4. 4. ?Why Occupational Health To prevent occurrence of occupational injury or illness and their costs on workers and employers
  5. 5. Costs on workers  Pain and suffering of the injury or illness  Possible loss of income  Possible loss of a job  Health-care costs
  6. 6. Costs on employers  Payment for work not performed  Medical and compensation payments  Possible reduction in the quality of work  Replacement of the injured/ill worker  Time  Concern of fellow workers  Poor public relations
  7. 7. Occupational Health Services  Risk assessment and risk control  Pre-employment assessments  Periodic medical examinations including HS  Post-sickness absence review  Immunization
  8. 8. Occupational Health Services  Health education and counseling  Treatment of occupational injury or illness  Advice on compensation  Advice on environmental issues
  9. 9. Occupational Hazards in healthcare  Physical  Chemical  Microbiological  Ergonomic  Psychosocial
  10. 10. Role of OH in Infection Control  Microbial Risk Assessment  Microbial Risk Control  Education of Health Care Workers (HCWs)
  11. 11. Microbial Risk Assessment Steps:  Identification of microbiological hazards in workplace  Assessment of the risk of exposure to the microbiological hazards Information:  Workplace surveillance (walk-through visit)  Pre-employment assessment (history, testing)  Ongoing interactions between OH and the HCW
  12. 12. Microbial Risk Control Microbial Risk control is the eradication or minimization of the risk of exposure to microbiological hazards . Includes:  Risk control measures to prevent HCW exposure to or infection with disease  Risk control measures to manage HCWs exposed to or infected with disease
  13. 13. Control measures to prevent exposure to or infection with disease 1) Engineering Controls 2) Administrative Controls 3) OH Work Practices 4) Personal Protective Equipment (PPE)
  14. 14. OH Work Practices  Regular workplace microbial risk assessment  Pre-employment and periodic screening  Vaccination and post-exposure prophylaxis  Managing HCWs (infected, immunocompromised, dermatitis) *OH should establish and maintain communication with appropriate departments (Admin, IC, Lab, Operation and Maintenance, Safety..)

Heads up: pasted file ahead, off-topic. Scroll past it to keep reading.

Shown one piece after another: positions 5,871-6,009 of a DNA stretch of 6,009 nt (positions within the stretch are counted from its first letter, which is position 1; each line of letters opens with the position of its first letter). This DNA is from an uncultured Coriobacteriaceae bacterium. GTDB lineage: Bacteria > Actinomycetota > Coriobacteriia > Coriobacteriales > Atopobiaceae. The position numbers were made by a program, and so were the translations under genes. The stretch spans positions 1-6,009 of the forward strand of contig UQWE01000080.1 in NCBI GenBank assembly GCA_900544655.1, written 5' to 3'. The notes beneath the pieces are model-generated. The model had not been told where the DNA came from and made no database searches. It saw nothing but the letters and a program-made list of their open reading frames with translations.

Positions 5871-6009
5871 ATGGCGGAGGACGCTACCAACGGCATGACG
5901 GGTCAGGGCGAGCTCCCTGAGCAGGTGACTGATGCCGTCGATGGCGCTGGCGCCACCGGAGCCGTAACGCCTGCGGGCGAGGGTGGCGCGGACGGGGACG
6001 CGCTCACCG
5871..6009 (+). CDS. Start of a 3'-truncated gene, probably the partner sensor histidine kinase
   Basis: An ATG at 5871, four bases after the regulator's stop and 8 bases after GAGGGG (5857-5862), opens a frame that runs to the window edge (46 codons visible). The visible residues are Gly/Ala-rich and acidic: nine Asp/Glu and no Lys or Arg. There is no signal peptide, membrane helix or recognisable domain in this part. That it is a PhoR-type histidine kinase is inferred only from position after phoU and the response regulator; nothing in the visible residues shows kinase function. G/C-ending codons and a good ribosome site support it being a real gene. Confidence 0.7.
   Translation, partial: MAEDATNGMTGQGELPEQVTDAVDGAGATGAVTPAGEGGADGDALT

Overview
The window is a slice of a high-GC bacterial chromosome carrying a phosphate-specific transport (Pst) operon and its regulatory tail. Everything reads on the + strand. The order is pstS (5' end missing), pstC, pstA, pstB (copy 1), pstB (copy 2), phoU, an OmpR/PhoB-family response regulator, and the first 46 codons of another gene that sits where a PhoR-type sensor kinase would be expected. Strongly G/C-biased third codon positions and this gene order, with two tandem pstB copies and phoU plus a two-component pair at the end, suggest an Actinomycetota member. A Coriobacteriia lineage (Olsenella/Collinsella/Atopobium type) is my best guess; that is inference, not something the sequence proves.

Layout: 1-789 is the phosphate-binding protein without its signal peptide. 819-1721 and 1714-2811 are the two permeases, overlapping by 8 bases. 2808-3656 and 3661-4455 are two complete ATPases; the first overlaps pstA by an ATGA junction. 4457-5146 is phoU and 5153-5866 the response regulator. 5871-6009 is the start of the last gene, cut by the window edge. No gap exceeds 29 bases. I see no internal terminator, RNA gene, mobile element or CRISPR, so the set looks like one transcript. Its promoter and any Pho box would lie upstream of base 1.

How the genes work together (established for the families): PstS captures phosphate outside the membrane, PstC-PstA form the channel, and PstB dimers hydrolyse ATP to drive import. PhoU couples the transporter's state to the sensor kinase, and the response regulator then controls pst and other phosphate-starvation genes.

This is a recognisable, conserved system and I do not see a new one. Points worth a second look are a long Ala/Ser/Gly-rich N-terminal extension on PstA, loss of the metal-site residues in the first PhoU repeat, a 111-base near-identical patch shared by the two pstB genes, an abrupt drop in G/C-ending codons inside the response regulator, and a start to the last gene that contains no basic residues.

15. 15. Routine vaccination for HCWs  HBV: 3 doses given at 0, 1, and 6 months  DTP: primary series of 3 doses and booster doses of Td/10 y  MMR: 2 doses one month apart  Varicella: 2 doses on month apart  BCG: one dose  Meningococcal: one dose /3 y  Influenza: one dose annually
  16. 16. Control measures to manage HCWs exposed to or infected with disease 1. Assessment of the incident:     The method of transmission Type of exposure Use of PPE Compliance with precautions 2. Assessment of the source of exposure:   Communicability Diagnosis of infection 3. Assessment of the HCW exposed to or infected with disease:   Determining immune status of HCW Diagnosis of infection
  17. 17. Management of HCWs exposed to or infected with disease  Post-exposure prophylaxis  Treatment of infected HCW  Counseling  Work restriction/reassignment/return to work  Tracing close contacts  Assessing worker for fitness to work
  18. 18. Education of HCWs  Prevention and management of exposure to and infection with disease  Universal and additional precautions  Action recommended following potential exposure  The consequences of non-compliance
  19. 19. Prevention of Blood-borne virus infections in healthcare setting Dr. Faisal Al Hadad
  20. 20. Outlines  BBV-specific exposure definition  Occupations at increased risk of exposure  Risk of transmission  Prevention of exposure/transmission  Employment implications  HIV, HBV, HCV - Vaccination - Post-exposure prophylaxis - Fitness for work
  21. 21. Occupational infections in Healthcare 1. Airborne Transmission:  Adenovirus  Diphtheria  Influenza  Measles  Meningococcus  Mumps  Mycoplasma infection  Parvorvirus  Pertussis  Rubella  SARS  Tuberculosis  Varicella 2. Bloodborne Transmission  AIDS  Hepatitis B  Hepatitis C  Cytomegalovirus  Hepatitis D virus  Human parvovirus  Human T-cell lymphotropic virus 3. Oral-Fecal Transmission  Hepatitis A  Typhoid fever 4. Direct-contact  Herpes simplex  Scabies and pediculosis
  22. 22. (Exposure definition (CCDR A percutaneous injury from equipment contaminated with blood or body fluids, or mucous membrane or non-intact skin contact with .blood or body fluids. Blood on intact skin is not an exposure The types of body fluids capable of transmitting BBVs:  Blood, serum, plasma, and all biologic fluids visibly contaminated with blood.  Lab specimens, samples or cultures that contain concentrated BBVs.  Organ and tissue transplants.  Pleural, amniotic, pericardial, peritoneal, synovial, and CS fluids.  Uterine/vaginal secretions or semen (HCV unlikely)  Saliva for HBV only, unless contaminated with blood.
  23. 23. Occupations at risk of exposure to BBVs  Healthcare workers  Laboratory staff  Staff of residential for those with learning difficulties  Those handling human remains  Prison service staff in regular contact with inmates  Emergency frontline responders
  24. 24. The risk of transmission after exposure  After parenteral exposure to infected blood: HIV Hepatitis C 3%-10% Hepatitis B  0.3% 30% Transmission is more likely where the worker has been exposed to infected blood through NSI injury than through exposure of MM.